Build Jake’s Place is in honor and memory of Joseph Nasto and Kathleen Cummings Nasto’s son, Jake, who passed away at 2 years old from a heart defect. The first playground was constructed in 2011, and “Jake’s Law,” signed by Gov. Phil Murphy in August 2018, decrees every county in the state needs to build a similar all-inclusive playground.
The playground held its official grand opening on July 9.
HAB at Amico Island Park
On Sept. 4, the state Department of Environmental Protection reported harmful algae blooms were discovered in the Amico Island Park pond on Aug. 30. County officials advised residents to avoid contact with water during the bloom.
HABs occur when algae grows in excess and produces large quantities of toxins with harmful effects to people, pets and other wildlife, according to the National Ocean and Atmospheric Administration.
According to NOAA, the duration of a bloom “depends on physical and biological conditions that influence its growth and persistence,” which includes sunlight, water temperature and other factors. Warm temperatures and an abundance of light can contribute to HABs.
Locals were encouraged to contact county officials if they suspected HAB in any local bodies of water.
Science, Technology, Engineering and Math – or STEM – is big in the Delran Township School District. In May, the high school held its third annual STEM Fair, the biggest the district had seen with more than 500 people in attendance.
The fair featured STEM projects, vendors, the police and fire departments, Palmyra Nature Cove’s virtual reality truck sponsored by NASA, public works vehicles and other related technology to display how STEM equipment is used in everyday life.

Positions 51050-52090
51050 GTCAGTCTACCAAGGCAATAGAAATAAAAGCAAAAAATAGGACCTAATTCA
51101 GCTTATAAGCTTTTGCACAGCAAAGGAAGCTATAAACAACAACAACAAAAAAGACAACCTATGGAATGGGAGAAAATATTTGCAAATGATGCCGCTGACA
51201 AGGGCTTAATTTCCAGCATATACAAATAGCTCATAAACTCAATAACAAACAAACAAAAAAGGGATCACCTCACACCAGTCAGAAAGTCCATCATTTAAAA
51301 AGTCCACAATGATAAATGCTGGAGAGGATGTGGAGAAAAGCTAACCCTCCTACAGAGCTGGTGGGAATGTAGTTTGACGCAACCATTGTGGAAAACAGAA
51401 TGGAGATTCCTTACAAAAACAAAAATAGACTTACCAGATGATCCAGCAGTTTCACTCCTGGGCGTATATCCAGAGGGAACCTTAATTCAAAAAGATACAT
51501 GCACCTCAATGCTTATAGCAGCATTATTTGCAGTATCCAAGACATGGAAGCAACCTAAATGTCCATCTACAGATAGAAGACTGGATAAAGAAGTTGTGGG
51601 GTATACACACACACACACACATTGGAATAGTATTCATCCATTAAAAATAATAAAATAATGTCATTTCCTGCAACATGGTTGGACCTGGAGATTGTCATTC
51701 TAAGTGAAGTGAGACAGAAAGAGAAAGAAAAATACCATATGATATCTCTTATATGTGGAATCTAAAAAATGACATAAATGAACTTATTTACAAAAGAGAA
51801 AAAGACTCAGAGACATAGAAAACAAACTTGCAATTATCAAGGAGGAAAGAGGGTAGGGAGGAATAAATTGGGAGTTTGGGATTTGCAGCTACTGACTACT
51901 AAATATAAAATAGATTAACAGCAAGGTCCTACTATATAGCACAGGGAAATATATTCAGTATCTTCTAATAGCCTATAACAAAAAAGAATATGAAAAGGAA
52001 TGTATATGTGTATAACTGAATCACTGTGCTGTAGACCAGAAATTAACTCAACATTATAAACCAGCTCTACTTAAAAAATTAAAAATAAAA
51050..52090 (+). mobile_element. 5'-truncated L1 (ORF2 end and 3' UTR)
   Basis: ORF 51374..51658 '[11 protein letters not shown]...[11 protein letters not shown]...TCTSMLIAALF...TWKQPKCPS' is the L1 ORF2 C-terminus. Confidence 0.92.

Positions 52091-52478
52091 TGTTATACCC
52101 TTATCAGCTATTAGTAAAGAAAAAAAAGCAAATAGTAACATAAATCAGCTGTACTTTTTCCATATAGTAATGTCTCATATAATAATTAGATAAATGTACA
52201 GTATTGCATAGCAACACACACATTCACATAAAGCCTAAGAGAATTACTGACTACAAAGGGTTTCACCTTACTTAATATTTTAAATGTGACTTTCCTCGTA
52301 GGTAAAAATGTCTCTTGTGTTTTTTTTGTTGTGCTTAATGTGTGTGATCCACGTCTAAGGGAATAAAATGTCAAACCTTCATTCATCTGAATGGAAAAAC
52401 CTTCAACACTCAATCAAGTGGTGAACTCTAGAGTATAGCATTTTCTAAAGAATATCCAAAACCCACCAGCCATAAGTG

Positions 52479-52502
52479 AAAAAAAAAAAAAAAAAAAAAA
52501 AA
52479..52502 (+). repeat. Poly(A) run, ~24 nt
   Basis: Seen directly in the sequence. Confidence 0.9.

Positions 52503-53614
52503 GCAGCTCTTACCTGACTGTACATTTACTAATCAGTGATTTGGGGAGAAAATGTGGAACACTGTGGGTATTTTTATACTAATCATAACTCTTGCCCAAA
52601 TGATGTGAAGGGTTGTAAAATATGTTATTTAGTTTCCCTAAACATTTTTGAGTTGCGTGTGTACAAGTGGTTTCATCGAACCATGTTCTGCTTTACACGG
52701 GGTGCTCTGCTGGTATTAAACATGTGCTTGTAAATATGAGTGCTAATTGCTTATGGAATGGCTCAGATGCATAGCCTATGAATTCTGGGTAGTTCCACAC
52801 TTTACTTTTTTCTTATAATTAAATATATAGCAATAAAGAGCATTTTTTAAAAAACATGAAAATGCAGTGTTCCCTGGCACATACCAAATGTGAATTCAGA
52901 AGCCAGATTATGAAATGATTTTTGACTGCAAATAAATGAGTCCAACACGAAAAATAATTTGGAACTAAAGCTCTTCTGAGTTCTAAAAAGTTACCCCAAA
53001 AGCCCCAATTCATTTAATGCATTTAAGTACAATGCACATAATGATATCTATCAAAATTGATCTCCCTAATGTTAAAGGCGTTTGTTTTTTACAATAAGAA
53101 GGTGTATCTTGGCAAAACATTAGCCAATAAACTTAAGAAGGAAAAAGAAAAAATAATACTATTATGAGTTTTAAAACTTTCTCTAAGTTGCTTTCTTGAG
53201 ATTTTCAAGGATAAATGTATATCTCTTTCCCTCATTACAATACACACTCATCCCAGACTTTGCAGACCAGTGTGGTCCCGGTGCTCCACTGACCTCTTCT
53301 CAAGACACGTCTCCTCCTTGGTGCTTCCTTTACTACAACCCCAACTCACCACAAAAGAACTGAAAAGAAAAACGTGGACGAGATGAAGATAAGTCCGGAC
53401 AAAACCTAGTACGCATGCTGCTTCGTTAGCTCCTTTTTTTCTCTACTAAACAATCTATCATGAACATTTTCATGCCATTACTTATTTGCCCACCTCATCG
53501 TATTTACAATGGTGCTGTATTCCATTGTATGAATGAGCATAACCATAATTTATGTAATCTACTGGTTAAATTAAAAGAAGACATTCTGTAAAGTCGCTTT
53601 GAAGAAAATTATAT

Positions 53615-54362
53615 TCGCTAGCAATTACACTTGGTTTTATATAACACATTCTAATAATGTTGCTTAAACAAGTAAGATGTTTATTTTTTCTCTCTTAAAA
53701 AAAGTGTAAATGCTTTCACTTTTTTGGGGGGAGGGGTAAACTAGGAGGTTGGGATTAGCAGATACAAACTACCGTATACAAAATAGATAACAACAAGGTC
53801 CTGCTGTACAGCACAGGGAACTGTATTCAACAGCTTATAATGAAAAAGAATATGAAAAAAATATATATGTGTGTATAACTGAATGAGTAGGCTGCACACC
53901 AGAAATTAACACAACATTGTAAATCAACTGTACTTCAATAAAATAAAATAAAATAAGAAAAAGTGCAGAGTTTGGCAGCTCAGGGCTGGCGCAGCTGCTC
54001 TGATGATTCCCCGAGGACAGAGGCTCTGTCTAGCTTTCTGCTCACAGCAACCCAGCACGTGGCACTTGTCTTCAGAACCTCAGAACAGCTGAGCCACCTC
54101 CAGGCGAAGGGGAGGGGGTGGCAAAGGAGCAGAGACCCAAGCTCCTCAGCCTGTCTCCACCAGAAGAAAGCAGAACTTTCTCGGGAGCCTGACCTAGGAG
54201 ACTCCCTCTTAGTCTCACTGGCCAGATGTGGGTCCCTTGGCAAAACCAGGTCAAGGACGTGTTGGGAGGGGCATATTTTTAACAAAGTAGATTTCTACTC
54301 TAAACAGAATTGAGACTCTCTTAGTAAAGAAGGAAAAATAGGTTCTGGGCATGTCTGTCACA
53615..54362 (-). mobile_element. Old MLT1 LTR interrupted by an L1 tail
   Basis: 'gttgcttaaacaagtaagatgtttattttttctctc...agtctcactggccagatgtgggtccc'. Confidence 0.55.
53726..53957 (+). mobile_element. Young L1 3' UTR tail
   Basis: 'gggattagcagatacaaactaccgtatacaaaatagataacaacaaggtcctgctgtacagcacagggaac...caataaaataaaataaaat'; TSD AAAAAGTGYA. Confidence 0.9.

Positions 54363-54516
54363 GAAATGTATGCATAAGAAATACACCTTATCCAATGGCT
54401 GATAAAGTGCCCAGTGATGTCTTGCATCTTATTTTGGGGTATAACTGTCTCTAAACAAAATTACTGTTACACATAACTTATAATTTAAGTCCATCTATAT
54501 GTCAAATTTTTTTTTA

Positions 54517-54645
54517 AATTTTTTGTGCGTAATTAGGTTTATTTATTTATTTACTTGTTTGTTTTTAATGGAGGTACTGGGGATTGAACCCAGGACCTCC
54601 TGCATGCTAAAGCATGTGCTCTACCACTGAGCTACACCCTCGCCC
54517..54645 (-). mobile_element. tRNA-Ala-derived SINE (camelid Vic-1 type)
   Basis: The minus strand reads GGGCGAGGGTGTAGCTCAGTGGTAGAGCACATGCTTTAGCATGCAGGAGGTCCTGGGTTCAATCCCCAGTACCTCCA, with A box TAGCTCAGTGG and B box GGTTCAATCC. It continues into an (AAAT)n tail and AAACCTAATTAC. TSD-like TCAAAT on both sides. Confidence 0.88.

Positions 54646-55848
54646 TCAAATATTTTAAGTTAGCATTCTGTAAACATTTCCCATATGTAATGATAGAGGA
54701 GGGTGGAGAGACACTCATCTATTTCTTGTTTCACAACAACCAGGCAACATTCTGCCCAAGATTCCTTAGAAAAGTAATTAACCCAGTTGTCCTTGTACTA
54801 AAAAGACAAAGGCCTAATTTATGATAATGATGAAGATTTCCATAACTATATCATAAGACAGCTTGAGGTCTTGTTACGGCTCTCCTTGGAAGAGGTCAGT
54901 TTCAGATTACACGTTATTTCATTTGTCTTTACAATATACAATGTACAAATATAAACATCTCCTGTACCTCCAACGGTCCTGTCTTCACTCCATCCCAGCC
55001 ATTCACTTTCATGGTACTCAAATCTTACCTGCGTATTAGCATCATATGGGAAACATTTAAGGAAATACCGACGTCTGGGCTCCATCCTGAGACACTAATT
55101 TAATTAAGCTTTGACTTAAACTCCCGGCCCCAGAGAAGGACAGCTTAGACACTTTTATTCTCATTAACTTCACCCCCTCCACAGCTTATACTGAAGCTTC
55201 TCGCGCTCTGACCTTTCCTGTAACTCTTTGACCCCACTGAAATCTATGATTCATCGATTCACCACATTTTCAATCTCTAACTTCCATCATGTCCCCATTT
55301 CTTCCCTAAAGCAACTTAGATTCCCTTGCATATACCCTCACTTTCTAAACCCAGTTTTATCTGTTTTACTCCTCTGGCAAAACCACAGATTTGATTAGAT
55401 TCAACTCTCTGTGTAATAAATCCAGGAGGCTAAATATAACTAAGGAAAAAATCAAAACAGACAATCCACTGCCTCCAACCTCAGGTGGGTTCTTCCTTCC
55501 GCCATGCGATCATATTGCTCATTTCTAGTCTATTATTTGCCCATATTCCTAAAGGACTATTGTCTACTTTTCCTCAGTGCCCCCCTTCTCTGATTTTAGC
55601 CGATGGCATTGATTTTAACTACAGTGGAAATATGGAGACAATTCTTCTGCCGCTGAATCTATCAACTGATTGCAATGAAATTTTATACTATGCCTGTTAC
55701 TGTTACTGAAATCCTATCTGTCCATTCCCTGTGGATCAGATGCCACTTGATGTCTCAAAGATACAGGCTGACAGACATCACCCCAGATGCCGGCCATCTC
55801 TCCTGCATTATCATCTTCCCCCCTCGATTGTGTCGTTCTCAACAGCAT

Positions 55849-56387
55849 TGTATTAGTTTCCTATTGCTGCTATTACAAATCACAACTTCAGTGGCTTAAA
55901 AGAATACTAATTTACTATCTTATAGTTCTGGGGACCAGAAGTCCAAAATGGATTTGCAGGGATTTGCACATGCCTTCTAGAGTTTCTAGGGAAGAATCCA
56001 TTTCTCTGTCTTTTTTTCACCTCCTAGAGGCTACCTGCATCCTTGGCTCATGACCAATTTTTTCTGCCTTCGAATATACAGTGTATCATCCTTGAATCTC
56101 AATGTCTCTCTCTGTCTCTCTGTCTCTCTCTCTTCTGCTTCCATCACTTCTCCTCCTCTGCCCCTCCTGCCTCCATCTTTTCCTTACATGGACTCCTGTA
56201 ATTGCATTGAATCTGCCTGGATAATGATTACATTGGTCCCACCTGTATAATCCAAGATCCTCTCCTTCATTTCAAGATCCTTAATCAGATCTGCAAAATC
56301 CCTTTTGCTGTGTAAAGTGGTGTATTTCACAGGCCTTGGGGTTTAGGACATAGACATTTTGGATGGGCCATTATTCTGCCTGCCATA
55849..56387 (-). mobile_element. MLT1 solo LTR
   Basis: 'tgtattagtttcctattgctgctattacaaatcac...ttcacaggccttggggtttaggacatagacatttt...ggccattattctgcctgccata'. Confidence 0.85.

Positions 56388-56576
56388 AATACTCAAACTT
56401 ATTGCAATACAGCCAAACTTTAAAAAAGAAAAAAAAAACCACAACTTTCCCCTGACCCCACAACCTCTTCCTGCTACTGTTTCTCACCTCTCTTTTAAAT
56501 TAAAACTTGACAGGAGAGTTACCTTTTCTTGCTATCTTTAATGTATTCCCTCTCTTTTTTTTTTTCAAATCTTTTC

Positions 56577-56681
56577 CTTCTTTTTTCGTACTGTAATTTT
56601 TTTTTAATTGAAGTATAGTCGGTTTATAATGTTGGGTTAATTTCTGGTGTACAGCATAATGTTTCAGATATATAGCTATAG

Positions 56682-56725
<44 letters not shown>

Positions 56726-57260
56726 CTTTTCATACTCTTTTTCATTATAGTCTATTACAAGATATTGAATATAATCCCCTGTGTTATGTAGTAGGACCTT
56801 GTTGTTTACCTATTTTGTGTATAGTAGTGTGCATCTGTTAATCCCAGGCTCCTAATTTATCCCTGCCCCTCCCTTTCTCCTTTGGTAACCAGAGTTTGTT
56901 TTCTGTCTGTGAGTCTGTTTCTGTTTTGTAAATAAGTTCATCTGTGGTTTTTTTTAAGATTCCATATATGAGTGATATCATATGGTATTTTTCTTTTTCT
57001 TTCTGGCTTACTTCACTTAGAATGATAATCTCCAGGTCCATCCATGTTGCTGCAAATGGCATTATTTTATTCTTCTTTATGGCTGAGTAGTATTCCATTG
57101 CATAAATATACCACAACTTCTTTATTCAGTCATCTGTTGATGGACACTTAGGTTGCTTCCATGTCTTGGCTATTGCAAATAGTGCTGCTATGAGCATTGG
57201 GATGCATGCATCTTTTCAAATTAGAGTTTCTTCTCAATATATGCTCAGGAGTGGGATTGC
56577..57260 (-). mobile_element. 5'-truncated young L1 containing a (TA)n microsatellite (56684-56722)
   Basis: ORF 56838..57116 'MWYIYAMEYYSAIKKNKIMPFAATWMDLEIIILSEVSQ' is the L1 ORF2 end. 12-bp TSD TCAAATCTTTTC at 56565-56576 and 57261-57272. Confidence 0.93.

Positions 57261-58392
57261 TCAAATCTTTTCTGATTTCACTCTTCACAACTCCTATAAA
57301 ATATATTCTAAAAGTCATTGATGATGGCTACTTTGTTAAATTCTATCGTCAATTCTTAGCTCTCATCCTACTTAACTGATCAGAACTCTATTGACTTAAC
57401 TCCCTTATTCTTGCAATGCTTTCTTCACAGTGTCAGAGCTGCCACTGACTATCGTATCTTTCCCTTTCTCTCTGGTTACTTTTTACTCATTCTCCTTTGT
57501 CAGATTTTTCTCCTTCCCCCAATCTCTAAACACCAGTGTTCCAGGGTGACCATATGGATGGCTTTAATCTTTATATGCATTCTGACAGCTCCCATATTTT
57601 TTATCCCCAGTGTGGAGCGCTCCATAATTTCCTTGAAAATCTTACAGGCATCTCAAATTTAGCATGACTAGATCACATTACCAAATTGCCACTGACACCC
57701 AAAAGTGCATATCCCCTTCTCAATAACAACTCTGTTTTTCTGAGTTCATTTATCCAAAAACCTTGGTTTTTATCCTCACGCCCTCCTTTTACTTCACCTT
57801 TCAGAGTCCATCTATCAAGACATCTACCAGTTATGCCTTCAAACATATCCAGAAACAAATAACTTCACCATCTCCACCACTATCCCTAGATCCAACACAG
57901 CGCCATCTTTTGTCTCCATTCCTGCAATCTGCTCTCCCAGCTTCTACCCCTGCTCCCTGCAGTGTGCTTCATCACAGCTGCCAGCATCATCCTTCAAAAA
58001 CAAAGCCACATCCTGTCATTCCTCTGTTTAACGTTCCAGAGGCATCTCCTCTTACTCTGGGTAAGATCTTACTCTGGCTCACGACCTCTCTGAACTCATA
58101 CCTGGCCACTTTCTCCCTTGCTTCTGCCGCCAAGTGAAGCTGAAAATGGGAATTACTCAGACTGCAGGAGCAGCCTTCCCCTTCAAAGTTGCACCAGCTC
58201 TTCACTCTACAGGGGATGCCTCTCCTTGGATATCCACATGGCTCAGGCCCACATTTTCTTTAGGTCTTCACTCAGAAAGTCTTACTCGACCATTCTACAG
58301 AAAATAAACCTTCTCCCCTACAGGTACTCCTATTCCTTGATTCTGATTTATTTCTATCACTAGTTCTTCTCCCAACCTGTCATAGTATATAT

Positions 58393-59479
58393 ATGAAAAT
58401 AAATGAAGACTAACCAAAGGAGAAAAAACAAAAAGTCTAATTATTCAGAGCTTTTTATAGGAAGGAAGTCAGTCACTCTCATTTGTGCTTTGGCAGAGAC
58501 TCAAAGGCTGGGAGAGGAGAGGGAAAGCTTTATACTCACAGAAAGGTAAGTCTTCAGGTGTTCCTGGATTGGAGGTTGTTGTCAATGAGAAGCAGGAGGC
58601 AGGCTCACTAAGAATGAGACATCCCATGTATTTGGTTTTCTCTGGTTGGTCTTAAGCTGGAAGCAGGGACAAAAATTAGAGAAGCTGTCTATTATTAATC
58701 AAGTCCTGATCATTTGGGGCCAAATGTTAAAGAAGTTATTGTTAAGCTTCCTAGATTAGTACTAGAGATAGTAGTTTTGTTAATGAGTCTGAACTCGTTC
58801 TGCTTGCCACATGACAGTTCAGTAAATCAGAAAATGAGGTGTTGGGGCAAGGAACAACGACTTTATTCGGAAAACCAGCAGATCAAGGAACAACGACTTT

The school district’s STEM initiatives even attracted the attention of Gov. Murphy’s wife, Tammy. On the last day of the 2018-2019 school year, the state’s first lady stopped by Delran schools to learn about the district’s STEM and sustainability efforts. Accompanied by STEM initiatives coordinators Mary Jo Hutchinson and Erica DeMichele, Superintendent Brian Brotschul, Paris, Green Team member Al Carp and others, Murphy and her chief of staff walked the halls of Millbridge Elementary and Delran High schools learning about all the district offers.
The district was honored by Murphy’s visit, with Hutchinson and DeMichele saying it was a great way to raise STEM awareness. Delran schools saw other honors and accolades throughout 2019, as well.
In the spring, Stephen Grello and Juliana Stellwag were named the Delran High School Class of 2019 valedictorian and salutatorian, respectively. Grello was headed to Northeastern University to major in international business, and Stellwag was to attend Rowan University as part of its chemistry honors program.
Also in the spring, the Delran Board of Education received its Master Certification award from the Burlington County Chapter of the New Jersey School Boards Association. This is the highest level attainable and is determined by the amount of training its board members have gone through.